Zero    First    Second    Third    Other    
 
6.But if you come at just any time, I shall never know at what hour my heart is to be ready to greet you...
Zero    First    Second    Third    Other    
 
7.But if the hunters danced at just any time, every day would be like every other day, and I should never have any vacation at all. (The Fox)
Zero    First    Second    Third    Other    
 

Chapters 22-24

1.They are asleep in there, or if they are not asleep they are yawning.
Zero    First    Second    Third    Other    
 
2.They waste their time over a rag doll and it becomes very important to them; and if anybody takes it away from them, they cry...
Zero    First    Second    Third    Other    
 
3....if I had fifty-three minutes to spend as I liked, I should walk at my leisure toward a spring of fresh water.
Zero    First    Second    Third    Other    
 
4.I have nothing more to drink; and I, too, should be very happy if I could walk at my leisure toward a spring of fresh water!
Zero    First    Second    Third    Other    
 
5.It is a good thing to have had a friend, even if one is about to die.
Zero    First    Second    Third    Other    
 

Chapters 26-27

1.One runs the risk of weeping a little, if one lets himself be tamed...
Zero    First    Second    Third    Other    
 
2.If you love a flower that lives on a star, it is sweet to look at the sky at night.
Zero    First    Second    Third    Other    
 
3.Here, then, is a great mystery. For you who also love the little prince, and for me, nothing in the universe can be the same if somewhere, we do not know where, a sheep that we never saw has-- yes or no?-- eaten a rose...
Zero    First    Second    Third    Other    
 
4.And, if you should come upon this spot, please do not hurry on. Wait for a time, exactly under the star.
Zero    First    Second    Third    Other    
 
5.Then, if a little man appears who laughs, who has golden hair and who refuses to answer questions, you will know who he is.
Zero    First    Second    Third    Other    
 
6.If this should happen, please comfort me. Send me word that he has come back.
Zero    First    Second    Third    Other    
 

Results

Out of a total of 58 instances of if-constructions, I make 42 to be standard conditionals - about 70%. Of the sixteen others, two are polite requests and I would judge the rest to be pseudo conditionals, not true conditionals.
  • Zero - 9
  • First - 17
  • Second - 15
  • Third - 1
  • Other - 16 (two of which are polite requests
Remember that the whole point of the 0,1,2,3 system is to enable students to construct true conditional statements, not pseudo conditinals. So the fact we can't fit these pseudo conditionals into it is hardly a fair criticism; that's not what it's for.

Will and Won't in First Conditionals

We teach that will is not normally used in the if-clause in First conditionals, but there are some exceptions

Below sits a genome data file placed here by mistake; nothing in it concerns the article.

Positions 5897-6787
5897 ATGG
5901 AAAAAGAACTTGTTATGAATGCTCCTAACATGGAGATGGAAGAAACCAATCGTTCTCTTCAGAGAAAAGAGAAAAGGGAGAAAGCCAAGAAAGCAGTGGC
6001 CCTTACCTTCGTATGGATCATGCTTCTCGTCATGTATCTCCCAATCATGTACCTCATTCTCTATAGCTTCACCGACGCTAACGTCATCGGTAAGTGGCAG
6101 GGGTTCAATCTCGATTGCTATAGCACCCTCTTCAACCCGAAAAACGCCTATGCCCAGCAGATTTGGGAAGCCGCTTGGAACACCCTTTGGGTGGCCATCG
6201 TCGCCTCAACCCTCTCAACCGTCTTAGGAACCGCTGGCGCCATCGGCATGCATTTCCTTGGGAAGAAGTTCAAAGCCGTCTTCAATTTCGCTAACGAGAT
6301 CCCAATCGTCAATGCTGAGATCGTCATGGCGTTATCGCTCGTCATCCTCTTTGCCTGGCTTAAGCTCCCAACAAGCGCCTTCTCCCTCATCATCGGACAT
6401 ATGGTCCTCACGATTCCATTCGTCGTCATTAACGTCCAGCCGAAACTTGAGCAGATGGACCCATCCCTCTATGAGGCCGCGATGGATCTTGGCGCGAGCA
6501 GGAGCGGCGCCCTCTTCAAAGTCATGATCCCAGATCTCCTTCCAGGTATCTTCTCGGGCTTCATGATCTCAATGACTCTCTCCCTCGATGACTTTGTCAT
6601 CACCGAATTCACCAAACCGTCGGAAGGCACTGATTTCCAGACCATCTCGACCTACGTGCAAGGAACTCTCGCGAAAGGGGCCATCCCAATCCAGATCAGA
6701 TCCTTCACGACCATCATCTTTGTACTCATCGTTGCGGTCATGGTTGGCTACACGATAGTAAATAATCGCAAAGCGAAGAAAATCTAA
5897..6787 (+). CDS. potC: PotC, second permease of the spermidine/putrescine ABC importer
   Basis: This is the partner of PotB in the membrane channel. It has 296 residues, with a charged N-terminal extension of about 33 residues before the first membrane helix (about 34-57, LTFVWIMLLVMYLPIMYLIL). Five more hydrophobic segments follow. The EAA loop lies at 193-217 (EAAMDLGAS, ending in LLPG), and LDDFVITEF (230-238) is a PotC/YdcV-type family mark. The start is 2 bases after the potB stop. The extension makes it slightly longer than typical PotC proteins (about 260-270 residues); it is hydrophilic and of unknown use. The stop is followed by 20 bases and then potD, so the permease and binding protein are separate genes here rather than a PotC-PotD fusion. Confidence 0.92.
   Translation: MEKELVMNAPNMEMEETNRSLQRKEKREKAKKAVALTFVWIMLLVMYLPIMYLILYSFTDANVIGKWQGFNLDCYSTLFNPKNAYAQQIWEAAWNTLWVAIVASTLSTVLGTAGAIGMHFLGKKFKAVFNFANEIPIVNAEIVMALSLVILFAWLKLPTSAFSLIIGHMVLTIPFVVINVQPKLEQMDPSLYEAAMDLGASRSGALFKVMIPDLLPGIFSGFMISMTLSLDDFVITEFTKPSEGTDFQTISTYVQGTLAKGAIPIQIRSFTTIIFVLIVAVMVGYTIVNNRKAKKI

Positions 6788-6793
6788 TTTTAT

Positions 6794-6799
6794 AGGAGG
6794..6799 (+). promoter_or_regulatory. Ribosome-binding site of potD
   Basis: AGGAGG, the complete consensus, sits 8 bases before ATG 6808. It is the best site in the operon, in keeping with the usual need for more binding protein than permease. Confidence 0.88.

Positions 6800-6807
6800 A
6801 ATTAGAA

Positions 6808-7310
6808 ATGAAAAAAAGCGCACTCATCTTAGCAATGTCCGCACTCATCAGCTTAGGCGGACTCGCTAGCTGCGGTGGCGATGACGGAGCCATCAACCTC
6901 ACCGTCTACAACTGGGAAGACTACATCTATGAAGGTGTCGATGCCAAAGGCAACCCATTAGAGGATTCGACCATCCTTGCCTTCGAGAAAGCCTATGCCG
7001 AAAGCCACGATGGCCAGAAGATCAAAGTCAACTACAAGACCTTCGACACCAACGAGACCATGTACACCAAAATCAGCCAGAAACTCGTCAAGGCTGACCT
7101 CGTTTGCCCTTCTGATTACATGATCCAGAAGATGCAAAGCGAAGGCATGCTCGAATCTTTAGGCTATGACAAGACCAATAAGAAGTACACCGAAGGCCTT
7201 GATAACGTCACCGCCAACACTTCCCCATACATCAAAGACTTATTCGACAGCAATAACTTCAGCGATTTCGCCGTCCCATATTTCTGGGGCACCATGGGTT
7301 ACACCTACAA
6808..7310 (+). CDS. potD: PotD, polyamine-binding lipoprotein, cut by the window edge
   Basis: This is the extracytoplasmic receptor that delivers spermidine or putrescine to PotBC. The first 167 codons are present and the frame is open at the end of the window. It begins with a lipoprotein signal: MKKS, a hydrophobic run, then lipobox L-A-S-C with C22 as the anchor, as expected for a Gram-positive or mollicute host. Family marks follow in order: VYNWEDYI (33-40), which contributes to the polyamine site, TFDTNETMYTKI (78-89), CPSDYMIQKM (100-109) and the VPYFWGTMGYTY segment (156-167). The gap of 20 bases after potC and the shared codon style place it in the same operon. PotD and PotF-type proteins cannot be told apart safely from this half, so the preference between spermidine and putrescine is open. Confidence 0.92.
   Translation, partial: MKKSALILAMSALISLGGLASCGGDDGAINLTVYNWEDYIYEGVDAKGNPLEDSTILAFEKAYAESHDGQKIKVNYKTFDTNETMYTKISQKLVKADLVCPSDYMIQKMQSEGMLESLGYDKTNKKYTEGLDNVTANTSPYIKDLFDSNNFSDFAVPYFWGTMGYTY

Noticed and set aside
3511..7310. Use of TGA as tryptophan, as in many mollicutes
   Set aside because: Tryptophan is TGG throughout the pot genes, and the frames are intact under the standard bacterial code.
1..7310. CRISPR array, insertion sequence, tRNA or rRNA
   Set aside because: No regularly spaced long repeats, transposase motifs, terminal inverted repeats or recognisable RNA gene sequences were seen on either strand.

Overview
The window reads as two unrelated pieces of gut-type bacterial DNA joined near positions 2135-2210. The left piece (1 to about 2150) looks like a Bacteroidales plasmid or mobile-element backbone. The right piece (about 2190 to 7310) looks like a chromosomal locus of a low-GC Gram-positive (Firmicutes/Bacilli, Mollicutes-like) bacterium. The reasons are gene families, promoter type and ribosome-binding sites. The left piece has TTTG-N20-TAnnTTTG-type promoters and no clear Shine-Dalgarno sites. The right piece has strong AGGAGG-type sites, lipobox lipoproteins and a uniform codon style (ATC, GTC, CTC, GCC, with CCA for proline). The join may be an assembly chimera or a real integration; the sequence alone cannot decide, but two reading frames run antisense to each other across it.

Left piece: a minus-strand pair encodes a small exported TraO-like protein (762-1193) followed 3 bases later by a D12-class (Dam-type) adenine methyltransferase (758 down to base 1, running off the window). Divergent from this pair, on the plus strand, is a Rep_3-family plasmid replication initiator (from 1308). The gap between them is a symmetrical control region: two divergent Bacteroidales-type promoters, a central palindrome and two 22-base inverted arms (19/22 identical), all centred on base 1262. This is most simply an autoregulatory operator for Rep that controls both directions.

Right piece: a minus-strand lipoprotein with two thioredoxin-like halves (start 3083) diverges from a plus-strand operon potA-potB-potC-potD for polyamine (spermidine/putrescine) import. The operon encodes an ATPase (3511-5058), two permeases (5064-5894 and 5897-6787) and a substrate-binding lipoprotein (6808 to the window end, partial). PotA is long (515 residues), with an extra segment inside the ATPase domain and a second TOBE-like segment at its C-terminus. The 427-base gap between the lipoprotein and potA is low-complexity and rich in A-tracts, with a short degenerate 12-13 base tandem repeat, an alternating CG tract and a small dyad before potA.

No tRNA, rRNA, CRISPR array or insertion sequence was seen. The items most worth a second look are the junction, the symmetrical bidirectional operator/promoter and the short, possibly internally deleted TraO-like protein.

• If this bolt still won't turn, I am going to knock it out with the hammer.
    This is like saying 'If this bolt still refuses to turn'
  • If you will go out around in just a T-shirt in this weather, of course you're going to get cold.
    The use of will here is a comment (usually disapproving ) on somebody's habits
  • If you will follow me please, I'll take you to his office.
    A polite request
Notice these patterns in one or two of the pseudo conditionals.

If I do something it's because

  • If I have told you these details about the asteroid, and made a note of its number for you, it is on account of the grown-ups and their ways.
  • If I try to describe him here, it is to make sure that I shall not forget him.

If that's the case (or if that is true), then something is true

  • If all these reasons are not enough, I will dedicate the book to the child from whom this grown-up grew.
  • It makes it possible for me to buy more stars, if any are ever discovered.

Links

Answers

6 comments:

Mr Neu Teacher said...

Sorry, you are right! You're now credited on welearnhere blog. I would have given a link instead, but too many of my students here are just too lazy to take that one more step. Your material is excellent.

Warsaw Will said...

Thanks for that, I really appreciate it. And thanks for your kind remarks both here and on your blog.

Trang Minh said...

Dear Warsaw Will,
Thank you very much for excellent post.
If you wouldn’t mind, Could you please tell me your examples extracted from Katherine Woods' version or Richard Howard's version?

Warsaw Will said...

Good question. I've got several copies of it at home, but unfortunately, none in English. The website I got it from has closed down, but I've found the Katherine Woods version here, and all the quotes check out, so it looks like it's from the original 1943 translation.

Trang Minh said...

It's such a great website! Thank you so much!

Warsaw Will said...

My pleasure, which is literally true, as this is my hobby.